Dr. Peter Crawshaw
Dr. Crawshaw is a conservation biologist who recently retired, after working for 35 years with the Brazilian government. In 1994, he created the National Research Center for the Conservation of Mammalian Camivores (CENAP/ICMBIO) and served as director of the center for 7 years. Most of his career was spent working on jaguar conservation, having participated of the first study on the species, together with Dr. George Schaller, in the 70’s.
During his many projects, Peter trained a long stream of students in Biology and other related fields, many of whom have spread the wings of conservation far and wide. Among his recent work, he explored new methods to help both jaguars and ranchers to reduce the conflict created by livestock depredation. The results of this study were published as a chapter in a recent book “Fencing for Conservation”.
Dr. Carlos Driscoll
Dr. Driscoll, D.Phil. holds the WWF Chair in Conservation Genetics at the Wildlife Institute of India and is also an IRTA Fellow in the Section of Comparative Behavioral Genomics in the Laboratory of Neurogenetics at the NIH.
Carlos is interested in organismal evolution, biogeography and phylogenetics and applying these concepts to conservation problems. His current research interests focus on the molecular etiology of behaviors associated with domestication, and the influence these genes/behaviors have on adaptation of individuals, populations or species to their environments.
Carlos graduated from U.M.B.C. with a B.S. in Biology before pursuing an M.S. in Biomedical Science from Hood College through the Laboratory of Genomic Diversity, NCI in Frederick, MD. His D. Phil in Zoology is from the University of Oxford.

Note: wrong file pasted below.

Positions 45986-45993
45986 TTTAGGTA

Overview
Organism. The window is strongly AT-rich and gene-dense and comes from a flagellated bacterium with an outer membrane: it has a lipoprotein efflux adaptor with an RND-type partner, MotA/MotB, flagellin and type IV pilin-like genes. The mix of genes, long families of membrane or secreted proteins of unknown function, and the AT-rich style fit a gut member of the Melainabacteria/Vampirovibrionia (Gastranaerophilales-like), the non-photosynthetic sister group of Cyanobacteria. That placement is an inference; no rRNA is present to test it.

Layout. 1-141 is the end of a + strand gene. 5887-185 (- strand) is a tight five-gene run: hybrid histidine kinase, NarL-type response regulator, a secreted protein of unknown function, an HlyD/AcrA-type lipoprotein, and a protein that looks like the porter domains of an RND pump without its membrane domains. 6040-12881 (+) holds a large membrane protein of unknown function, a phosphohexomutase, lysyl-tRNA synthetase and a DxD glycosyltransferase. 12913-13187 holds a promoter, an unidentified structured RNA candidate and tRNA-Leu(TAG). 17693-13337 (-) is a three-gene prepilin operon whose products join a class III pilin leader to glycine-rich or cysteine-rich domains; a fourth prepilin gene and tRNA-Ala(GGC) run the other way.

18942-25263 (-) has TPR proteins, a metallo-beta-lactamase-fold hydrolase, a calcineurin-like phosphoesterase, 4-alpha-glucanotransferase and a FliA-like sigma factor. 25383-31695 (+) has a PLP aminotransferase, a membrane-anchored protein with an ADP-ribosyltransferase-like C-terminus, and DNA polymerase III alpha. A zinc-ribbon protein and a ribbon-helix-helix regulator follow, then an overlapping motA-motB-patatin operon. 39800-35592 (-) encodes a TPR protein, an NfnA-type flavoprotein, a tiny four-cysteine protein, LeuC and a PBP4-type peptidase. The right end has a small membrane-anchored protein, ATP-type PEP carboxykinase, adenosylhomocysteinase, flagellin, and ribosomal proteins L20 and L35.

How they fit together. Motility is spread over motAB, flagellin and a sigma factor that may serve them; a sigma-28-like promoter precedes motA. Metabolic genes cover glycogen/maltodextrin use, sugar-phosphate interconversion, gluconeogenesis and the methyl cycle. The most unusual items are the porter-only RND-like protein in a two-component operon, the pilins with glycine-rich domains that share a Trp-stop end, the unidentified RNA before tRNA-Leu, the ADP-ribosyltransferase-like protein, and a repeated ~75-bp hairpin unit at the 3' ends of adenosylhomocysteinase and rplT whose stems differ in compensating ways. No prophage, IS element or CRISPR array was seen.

Vance Martin has been President of The WILD Foundation since 1983, in charge of the program and financial development for this Boulder-based conservation organization that was originally established in 1974 in Africa by renowned conservationist Ian Player.
Prior to establishing the WILD office in the United States, Vance lived and worked abroad (Asia and Europe) for 13 years. He works primarily on project-related or fundraising travel for WILD, connecting between the headquarters in Colorado with WILD projects and affiliated organizations throughout North America and overseas. He has worked in over 60 countries, and has extensive experience of international collaboration in natural resource policy and communications, plus extensive field experience developing applied conservation solutions for wildlife, wilderness, and local communities.
He has helped establish and been on the board of many conservation NGOs in numerous countries; has been International Director of the World Wilderness Congress since 1984; is Chairman of the IUCN Wilderness Specialist Group (IUCN/WCPA); and is author/editor of many articles, books and other publications.
WILD is a small but targeted and efficient conservation organization dedicated to protecting wilderness and wildlife, and also connecting people and their communities to nature – so that they understand how wild nature supports human health and prosperity.
Dr. Steve O’Brien